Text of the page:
By the same authors

From the same journal

From the same journal

Global Network Reorganization During Dynamic Adaptations of Bacillus subtilis Metabolism

Research output: Contribution to journalArticlepeer-review

Author(s)

  • Joerg Martin Buescher
  • Wolfram Liebermeister
  • Matthieu Jules
  • Markus Uhr
  • Jan Muntel
  • Eric Botella
  • Bernd Hessling
  • Roelco Jacobus Kleijn
  • Ludovic Le Chat
  • Francois Lecointe
  • Ulrike Maeder
  • Pierre Nicolas
  • Sjouke Piersma
  • Frank Ruegheimer
  • Doerte Becher
  • Philippe Bessieres
  • Elena Bidnenko
  • Emma L. Denham
  • Etienne Dervyn
  • Kevin M. Devine
  • Geoff Doherty
  • Samuel Drulhe
  • Liza Felicori
  • Anne Goelzer
  • Annette Hansen
  • Colin R. Harwood
  • Michael Hecker
  • Sebastian Hubner
  • Claus Hultschig
  • Hanne Jarmer
  • Edda Klipp
  • Aurelie Leduc
  • Peter Lewis
  • Frank Molina
  • Philippe Noirot
  • Sabine Peres
  • Nathalie Pigeonneau
  • Susanne Pohl
  • Simon Rasmussen
  • Bernd Rinn
  • Marc Schaffer
  • Julian Schnidder
  • Benno Schwikowski
  • Jan Maarten Van Dijl
  • Patrick Veiga
  • Sean Walsh
  • Joerg Stelling
  • Stephane Aymerich
  • Uwe Sauer

Department/unit(s)

Publication details

JournalScience
DatePublished - 2 Mar 2012
Issue number6072
Volume335
Number of pages5
Pages (from-to)1099-1103
Original languageEnglish

Abstract

Adaptation of cells to environmental changes requires dynamic interactions between metabolic and regulatory networks, but studies typically address only one or a few layers of regulation. For nutritional shifts between two preferred carbon sources of Bacillus subtilis, we combined statistical and model-based data analyses of dynamic transcript, protein, and metabolite abundances and promoter activities. Adaptation to malate was rapid and primarily controlled posttranscriptionally compared with the slow, mainly transcriptionally controlled adaptation to glucose that entailed nearly half of the known transcription regulation network. Interactions across multiple levels of regulation were involved in adaptive changes that could also be achieved by controlling single genes. Our analysis suggests that global trade-offs and evolutionary constraints provide incentives to favor complex control programs.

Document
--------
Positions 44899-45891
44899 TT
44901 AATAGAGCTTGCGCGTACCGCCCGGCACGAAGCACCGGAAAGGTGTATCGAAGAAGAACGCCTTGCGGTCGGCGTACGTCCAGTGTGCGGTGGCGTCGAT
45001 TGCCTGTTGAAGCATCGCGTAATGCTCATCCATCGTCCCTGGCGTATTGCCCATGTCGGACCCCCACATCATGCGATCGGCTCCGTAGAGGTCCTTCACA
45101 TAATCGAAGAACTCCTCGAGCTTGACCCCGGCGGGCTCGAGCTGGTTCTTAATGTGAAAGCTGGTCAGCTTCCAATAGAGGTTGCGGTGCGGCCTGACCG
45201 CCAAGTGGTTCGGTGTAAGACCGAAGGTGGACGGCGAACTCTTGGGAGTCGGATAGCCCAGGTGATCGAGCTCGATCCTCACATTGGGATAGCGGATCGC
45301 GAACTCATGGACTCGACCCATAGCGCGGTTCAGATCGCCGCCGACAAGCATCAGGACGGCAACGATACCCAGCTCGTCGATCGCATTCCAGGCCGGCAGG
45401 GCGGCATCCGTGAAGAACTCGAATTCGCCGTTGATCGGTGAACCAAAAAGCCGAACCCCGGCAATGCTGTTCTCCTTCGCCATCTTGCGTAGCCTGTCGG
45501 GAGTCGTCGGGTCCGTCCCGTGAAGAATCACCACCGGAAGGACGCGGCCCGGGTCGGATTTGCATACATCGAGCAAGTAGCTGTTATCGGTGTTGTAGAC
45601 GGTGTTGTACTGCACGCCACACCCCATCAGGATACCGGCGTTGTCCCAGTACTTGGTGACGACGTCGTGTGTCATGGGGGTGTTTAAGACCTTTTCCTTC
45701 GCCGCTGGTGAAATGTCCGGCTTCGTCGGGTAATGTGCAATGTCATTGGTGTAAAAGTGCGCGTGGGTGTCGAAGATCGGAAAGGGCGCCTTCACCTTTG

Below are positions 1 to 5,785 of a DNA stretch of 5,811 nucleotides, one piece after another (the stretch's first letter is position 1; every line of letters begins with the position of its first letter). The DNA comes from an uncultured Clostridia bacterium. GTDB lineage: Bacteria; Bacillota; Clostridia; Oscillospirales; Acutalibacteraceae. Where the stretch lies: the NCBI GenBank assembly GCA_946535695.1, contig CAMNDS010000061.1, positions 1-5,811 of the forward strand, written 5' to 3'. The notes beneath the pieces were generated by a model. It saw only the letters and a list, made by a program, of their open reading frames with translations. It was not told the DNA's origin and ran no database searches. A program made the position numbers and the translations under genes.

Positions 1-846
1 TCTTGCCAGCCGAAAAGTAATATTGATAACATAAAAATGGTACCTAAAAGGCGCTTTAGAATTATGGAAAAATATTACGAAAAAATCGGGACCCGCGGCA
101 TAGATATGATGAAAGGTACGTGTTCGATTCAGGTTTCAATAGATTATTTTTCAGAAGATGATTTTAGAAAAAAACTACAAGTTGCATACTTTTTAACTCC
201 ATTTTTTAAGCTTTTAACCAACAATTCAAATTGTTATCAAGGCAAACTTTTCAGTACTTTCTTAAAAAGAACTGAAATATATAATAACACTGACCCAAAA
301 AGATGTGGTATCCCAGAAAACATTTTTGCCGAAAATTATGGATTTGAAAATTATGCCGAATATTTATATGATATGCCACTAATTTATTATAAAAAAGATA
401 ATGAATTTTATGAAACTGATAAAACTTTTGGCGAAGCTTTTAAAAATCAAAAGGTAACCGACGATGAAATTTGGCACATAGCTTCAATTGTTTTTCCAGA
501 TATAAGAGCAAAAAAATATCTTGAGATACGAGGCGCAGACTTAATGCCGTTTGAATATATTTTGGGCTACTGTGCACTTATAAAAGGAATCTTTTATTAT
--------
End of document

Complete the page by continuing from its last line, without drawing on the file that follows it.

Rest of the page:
Projects

  • BaSysBio

    Project: Research project (funded)Research

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